Oestrogen has clear effects on several neurotransmit-ters, including serotonin, acetylcholine, noradrenaline and dopamine. It cumulatively acts as an agonist on serotonergic function by increasing the number of serotonin receptors, serotonin (5-HT) postsynaptic responsiveness and neurotransmitter transport and uptake. It also increases serotonin synthesis and boosts the levels of the metabolite 5-hydroxy indole acetic acid (5-HIAA). It is well known that the serotonergic system plays a substantial role in regulating mood, sleep, sexual activity, appetite and cognitive ability. Serotonin is a major component in the development of depression. Our knowledge of the role of serotonin in depression has been extended into PMS research [4] and several studies demonstrated altered 5-HT metabolism in these patients. Blood levels and platelet uptake of 5-HT have been found to be low in PMDD patients, and acute depletion of trypto-phan, the precursor of serotonin, aggravates symptoms of PMS and PMDD. This hypothesis is supported indirectly by the observation that serotonin-receptor concentrations vary with changes in oestrogen and progesterone level. The well-known selective serotonin reuptake inhibitors (SSRIs) Fluoxetine, Paroxetine, Citalopram and Sertraline, have been shown to be extremely efficacious in treating severe PMS and PMDD [6]. This gives additional, albeit indirect, support to theory of involvement of serotonin in PMS aetiology.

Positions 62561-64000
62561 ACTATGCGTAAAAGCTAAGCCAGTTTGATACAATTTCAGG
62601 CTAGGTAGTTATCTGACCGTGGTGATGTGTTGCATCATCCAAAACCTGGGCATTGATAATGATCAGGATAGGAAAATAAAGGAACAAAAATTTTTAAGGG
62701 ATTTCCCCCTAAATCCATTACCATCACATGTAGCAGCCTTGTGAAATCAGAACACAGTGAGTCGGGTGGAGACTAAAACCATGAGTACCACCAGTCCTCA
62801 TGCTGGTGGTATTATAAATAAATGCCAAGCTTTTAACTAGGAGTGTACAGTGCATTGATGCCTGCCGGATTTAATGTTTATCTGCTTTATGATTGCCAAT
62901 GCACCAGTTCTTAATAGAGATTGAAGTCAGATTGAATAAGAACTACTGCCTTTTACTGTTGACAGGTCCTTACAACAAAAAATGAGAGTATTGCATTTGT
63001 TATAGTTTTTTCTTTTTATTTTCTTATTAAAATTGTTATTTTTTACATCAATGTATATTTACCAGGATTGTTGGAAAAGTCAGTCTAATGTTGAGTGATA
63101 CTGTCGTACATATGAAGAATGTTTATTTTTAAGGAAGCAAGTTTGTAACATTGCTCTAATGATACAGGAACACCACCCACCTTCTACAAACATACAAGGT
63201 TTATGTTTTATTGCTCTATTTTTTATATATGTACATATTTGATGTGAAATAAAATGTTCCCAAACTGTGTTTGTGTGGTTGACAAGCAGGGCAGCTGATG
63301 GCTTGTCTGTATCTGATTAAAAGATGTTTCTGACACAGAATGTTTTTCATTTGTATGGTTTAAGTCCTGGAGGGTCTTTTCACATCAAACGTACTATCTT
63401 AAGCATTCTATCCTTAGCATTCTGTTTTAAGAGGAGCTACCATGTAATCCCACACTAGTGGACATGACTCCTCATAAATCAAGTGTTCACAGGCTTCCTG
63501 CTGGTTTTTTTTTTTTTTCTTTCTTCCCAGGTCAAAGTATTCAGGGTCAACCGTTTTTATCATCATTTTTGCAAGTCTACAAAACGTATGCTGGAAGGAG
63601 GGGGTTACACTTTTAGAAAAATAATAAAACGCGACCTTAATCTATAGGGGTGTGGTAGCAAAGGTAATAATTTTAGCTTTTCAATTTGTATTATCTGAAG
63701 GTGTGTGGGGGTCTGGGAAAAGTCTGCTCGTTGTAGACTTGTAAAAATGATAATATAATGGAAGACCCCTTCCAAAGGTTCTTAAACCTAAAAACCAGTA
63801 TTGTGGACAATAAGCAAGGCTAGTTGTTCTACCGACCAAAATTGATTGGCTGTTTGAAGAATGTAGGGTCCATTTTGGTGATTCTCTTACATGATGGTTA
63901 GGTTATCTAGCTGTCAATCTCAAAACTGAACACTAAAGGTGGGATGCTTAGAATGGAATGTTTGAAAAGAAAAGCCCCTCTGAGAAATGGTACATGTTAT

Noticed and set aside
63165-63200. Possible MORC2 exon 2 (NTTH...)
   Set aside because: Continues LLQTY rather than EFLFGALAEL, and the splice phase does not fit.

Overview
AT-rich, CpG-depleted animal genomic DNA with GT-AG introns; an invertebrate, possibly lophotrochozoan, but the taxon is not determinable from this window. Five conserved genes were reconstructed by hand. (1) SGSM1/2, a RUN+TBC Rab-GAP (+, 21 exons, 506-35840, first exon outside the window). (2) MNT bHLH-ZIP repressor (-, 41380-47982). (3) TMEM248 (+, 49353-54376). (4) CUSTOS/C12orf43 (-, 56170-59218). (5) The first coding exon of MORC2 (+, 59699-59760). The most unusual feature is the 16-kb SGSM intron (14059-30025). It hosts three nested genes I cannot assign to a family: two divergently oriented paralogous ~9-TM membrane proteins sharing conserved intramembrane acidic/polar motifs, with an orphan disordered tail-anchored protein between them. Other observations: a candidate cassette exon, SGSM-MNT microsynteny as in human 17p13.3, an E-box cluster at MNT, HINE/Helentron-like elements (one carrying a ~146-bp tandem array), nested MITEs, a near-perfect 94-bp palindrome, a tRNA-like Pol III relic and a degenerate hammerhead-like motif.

Vitamin B6 (pyridoxine) is a cofactor in the final step in the synthesis of serotonin and dopamine from dietary tryptophan. However, no data have yet demonstrated consistent abnormalities either of brain amine synthesis or deficiency of cofactors such as vitamin B6.

Low activity of gamma aminobutyric acid (GABA) has been reported in patients with depression, PMDD and PMS. Oestrogen increases binding of GABA agonists and the upregulation of GABA receptors. In addition to the effect of SSRIs on the serotonergic system, they have been shown to enhance GABA function, hence improving depressive symptoms. Investigations of the metabolites of progesterone have shown that women with PMS had lower levels of allopregnanolone in the luteal phase

[7]. This provides another plausible theory, as allopreg-nanolone has GABA-ergic activities and its deficiency can induce symptoms similar to those experienced in PMS (Fig. 41.2).


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